• 33.8k
5 votes
Accepted

How bright is the Crab Pulsar's 30 Hz modulation in visible light? What color is it?

The optical pulsations of the Crab pulsar have been studied closely since 1969. The observations are actually not that difficult (I did some myself with a photoelectric photometer as a student) and ...
user avatar
  • 115k
5 votes
Accepted

Why pulsar pulses are so extremely regular?

Pulsars are precise because... in essence, there isn't much to cause them to be imprecise. It's as if you spun a top in intergalactic space and left it there for a hundred years - it would likely ...
user avatar
5 votes

Are there neutron stars whose magnetic axis and rotating axis are the same, and if so what will happen?

NICER observations of PSR J0030+0451 in x-rays show hot spots clustered near one pole. The hot spots are presumed to be the termination of the active magnetic field lines, so there is really no ...
user avatar
  • 787
5 votes

If a pulsar's rotational and magnetic axes were aligned and both aimed at us, would we see a steady radio source?

Two things would be required. First, your line of sight would have to be close to looking along the magnetic axis of the neutron star. Second, that magnetic axis would have to be closely aligned with ...
user avatar
  • 115k
5 votes
Accepted

What exactly is "the rotating lighthouse model" in the context of a double pulsar?

It seems that the authors are just referring to the accepted model of a pulsar, i.e. a neutron star spinning and emitting beams of radiation at its poles. In that sense, the term is used here no ...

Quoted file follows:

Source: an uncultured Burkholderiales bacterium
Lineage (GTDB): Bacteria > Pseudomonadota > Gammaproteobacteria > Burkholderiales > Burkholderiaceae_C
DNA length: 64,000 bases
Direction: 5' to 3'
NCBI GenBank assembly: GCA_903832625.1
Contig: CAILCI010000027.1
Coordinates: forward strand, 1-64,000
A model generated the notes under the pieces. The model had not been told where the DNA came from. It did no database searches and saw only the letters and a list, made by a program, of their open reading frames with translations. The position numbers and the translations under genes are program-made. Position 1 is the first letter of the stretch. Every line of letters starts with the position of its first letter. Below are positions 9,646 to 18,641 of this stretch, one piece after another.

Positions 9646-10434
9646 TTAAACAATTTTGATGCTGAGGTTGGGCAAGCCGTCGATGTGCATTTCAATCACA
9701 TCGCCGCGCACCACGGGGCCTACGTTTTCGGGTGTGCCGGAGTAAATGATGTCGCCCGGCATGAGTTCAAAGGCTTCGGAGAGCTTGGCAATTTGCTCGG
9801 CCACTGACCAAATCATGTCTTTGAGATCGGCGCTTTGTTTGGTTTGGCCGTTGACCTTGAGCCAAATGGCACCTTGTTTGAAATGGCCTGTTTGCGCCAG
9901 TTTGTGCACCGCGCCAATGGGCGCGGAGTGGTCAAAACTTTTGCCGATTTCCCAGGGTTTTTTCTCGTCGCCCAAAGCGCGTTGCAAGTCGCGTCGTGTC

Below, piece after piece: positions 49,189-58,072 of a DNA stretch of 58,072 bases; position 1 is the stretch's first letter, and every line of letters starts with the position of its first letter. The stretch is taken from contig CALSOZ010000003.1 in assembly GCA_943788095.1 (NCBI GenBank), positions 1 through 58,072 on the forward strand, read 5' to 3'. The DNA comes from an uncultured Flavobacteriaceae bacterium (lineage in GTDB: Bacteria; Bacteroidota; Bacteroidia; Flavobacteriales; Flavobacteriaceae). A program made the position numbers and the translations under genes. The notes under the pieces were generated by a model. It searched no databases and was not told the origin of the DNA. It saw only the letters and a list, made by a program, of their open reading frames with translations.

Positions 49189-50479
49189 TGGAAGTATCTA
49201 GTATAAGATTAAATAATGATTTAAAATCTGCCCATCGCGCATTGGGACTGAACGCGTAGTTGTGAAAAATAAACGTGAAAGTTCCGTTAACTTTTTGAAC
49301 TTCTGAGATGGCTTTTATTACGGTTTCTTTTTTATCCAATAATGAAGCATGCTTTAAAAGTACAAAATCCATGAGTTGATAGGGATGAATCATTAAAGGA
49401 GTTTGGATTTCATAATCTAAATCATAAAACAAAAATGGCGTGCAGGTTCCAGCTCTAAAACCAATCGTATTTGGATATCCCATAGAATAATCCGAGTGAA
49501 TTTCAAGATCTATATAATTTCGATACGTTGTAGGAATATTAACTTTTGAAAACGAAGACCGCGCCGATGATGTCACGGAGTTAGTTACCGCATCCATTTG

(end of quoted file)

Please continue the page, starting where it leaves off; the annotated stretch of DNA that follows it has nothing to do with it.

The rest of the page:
user avatar
  • 33.8k
5 votes
Accepted

Is "magnetars don't last long — just a year to a few years" really true? Is it a misquote or perhaps taken out of context?

It's certainly not true. I've watched the linked video and read the linked articles, and even with that additional context, I don't see a way for the quote to fit with our understanding of the ...
user avatar
  • 33.8k
4 votes

Rule of Exception in All Nearest Objects

I have not heard of any idea that the nearest object is exceptional in any significant way, and in the case of the nearest pulsar, nearest star, nearest (large) galaxy etc. the properties are usually ...
user avatar
  • 115k
4 votes

Can't pulsars and stars be used for gravitational wave measurement?

How LIGO, LISA, etc. Detect Gravitational Waves The point of instruments like LIGO and LISA is to measure time-varying changes in the distance within different arms of the instrument. In the case of ...
user avatar
  • 14.7k
4 votes
Accepted

How are pulsars detected from Earth?

the signal period of known pulsars is 1 ms-15 s (0.07-1,000 Hz since F=1/T). That's the frequency of how often the signals occur, not the frequency of the waves they emit. Just compare it to a ...
user avatar
  • 4,605

Only top scored, non community-wiki answers of a minimum length are eligible